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The decision to launch a crowdfunding campaign to adapt my radio series HOW TO HAVE A PERFECT MARRIAGE into a web pilot YOURDADSGAY was not a Eureka moment. Although my co-producer and director, Duncan Thomson, and I, could talk endlessly about the possibilities for our project, yet curiously we were more reluctant to commit ourselves to a date when we might launch the campaign and make the dream real, or at least see if we could garner the support we needed.  We were anxious about failure, naturally, but probably more anxious about our ability to crack the dark art of crowdfunding itself.  What exactly was involved? What kind of commitment would it require?

We had settled on a sum we wanted to raise – £10K. This seemed the minimum amount necessary to make a 15-minute pilot – but in truth I was being guided by Duncan here, since I was not a producer. However, we also needed a sum that was achievable, and was indicative of the kinds of sums that campaigns did achieve regularly. Essentially, we didn’t want to either undersell or oversell our project.

The key to any of this was obviously going to depend on the quality of the campaign we ran, and that in turn was going to be influenced by the platform we chose – and this is where we seriously lucked out. I don’t know who exactly recommended Phundee – – but a review of their projects – hugely varied and diverse – as well as a significant success rate – made me feel this was a good fit. So I found myself in Bonhill St, E1 at one of Google’s Campus sites for Start Ups, to meet Phundee’s Director, Ashon Spooner.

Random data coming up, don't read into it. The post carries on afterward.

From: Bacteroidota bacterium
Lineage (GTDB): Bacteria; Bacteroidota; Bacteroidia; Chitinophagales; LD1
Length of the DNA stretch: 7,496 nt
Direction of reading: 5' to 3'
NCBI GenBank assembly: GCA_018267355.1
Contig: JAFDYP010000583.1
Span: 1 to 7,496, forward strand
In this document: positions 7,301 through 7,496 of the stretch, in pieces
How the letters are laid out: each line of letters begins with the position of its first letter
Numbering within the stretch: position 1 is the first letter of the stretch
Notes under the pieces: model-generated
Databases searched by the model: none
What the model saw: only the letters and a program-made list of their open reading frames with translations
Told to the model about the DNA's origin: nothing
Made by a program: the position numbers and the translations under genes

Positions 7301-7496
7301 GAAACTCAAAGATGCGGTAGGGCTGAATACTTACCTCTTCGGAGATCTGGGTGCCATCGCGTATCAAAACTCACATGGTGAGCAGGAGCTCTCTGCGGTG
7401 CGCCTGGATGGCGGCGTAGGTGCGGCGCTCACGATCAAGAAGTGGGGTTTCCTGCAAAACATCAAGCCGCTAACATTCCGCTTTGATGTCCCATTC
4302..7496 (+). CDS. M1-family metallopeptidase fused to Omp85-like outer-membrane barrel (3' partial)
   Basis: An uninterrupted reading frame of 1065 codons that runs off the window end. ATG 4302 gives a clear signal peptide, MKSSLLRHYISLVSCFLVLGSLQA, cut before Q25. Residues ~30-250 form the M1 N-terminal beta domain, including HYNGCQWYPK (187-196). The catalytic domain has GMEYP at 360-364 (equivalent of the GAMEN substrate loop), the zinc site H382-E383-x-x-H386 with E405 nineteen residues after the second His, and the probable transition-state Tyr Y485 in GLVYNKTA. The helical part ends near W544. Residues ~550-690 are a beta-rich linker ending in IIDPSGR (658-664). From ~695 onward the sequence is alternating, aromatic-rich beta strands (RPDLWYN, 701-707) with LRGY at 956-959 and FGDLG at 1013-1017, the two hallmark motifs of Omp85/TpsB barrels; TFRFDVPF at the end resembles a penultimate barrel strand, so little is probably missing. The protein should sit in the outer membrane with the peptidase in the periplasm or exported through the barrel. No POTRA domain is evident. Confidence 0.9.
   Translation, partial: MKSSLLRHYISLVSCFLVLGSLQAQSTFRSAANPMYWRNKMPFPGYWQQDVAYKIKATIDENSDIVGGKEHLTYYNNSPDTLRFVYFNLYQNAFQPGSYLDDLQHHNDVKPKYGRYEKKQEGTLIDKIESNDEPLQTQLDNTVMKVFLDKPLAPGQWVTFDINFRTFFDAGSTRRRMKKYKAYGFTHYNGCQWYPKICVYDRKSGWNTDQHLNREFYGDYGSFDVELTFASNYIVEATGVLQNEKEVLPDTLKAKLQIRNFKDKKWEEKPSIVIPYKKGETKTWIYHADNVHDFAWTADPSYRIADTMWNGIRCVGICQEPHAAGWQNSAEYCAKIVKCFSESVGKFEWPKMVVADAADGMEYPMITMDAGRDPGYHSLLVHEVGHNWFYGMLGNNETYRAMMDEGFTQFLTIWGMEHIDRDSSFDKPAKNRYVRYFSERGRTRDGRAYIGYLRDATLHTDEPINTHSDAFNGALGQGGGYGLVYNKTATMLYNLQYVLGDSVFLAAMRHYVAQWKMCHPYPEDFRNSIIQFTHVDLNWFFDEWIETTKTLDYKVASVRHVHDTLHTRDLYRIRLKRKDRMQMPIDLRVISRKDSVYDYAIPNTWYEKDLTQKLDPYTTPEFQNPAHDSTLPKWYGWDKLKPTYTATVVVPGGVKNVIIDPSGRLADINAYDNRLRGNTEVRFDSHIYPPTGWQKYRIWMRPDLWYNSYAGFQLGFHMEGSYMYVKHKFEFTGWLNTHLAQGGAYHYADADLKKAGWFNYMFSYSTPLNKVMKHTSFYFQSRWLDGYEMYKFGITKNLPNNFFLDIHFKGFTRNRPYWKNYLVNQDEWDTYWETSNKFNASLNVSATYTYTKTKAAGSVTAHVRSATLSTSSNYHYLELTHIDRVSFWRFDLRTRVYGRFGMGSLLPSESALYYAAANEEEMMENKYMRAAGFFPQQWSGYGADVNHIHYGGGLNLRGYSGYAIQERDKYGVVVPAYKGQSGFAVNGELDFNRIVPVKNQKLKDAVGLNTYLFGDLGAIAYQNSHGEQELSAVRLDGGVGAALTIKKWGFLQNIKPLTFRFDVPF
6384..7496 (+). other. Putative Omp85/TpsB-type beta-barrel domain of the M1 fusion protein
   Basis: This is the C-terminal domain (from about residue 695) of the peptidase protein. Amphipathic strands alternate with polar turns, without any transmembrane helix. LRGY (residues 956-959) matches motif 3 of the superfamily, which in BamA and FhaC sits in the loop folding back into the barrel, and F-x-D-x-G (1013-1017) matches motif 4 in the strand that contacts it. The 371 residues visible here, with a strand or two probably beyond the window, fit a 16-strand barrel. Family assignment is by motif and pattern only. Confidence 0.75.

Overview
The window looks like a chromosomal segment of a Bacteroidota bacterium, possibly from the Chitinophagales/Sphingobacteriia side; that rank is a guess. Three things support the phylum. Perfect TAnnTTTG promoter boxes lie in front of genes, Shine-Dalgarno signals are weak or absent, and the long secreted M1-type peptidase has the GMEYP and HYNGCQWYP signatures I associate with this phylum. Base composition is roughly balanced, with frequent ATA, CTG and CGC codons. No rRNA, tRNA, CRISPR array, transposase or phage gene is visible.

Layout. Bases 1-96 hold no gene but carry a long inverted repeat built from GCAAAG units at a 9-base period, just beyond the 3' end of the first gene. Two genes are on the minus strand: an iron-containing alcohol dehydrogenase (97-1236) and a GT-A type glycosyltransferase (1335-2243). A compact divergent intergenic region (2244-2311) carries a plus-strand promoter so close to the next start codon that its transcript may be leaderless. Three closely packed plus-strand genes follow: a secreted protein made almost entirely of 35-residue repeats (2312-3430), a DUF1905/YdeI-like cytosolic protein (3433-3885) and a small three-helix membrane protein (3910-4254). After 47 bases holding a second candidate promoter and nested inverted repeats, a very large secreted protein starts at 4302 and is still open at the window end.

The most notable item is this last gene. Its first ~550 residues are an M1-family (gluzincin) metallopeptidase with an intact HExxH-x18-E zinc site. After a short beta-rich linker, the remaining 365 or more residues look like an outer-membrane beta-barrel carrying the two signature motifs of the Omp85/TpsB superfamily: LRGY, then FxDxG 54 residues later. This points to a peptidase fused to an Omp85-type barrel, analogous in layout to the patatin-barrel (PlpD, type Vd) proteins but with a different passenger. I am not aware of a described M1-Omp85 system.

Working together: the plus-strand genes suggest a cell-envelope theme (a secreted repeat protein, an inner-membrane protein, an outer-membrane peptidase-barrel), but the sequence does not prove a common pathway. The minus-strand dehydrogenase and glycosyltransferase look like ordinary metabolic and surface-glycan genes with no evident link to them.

I’m not sure if every Crowdfunding project makes a point of meeting with the director of their chosen site, but it certainly felt important to us. Personal contact can be a vital incentive for any successful project – and Ashon’s interest right from the start was a powerful boost to our morale.  He would nag, argue, debate, and encourage us throughout the entire campaign. His support was absolutely vital

And he made an immediate impression. Self-possessed and quietly charismatic, he had a hurried, unfussy manner. Somebody told me he was an ex dancer, and that made sense. He certainly carried himself with confidence – and a succession of hats. In fact a succession of rather wonderful hats.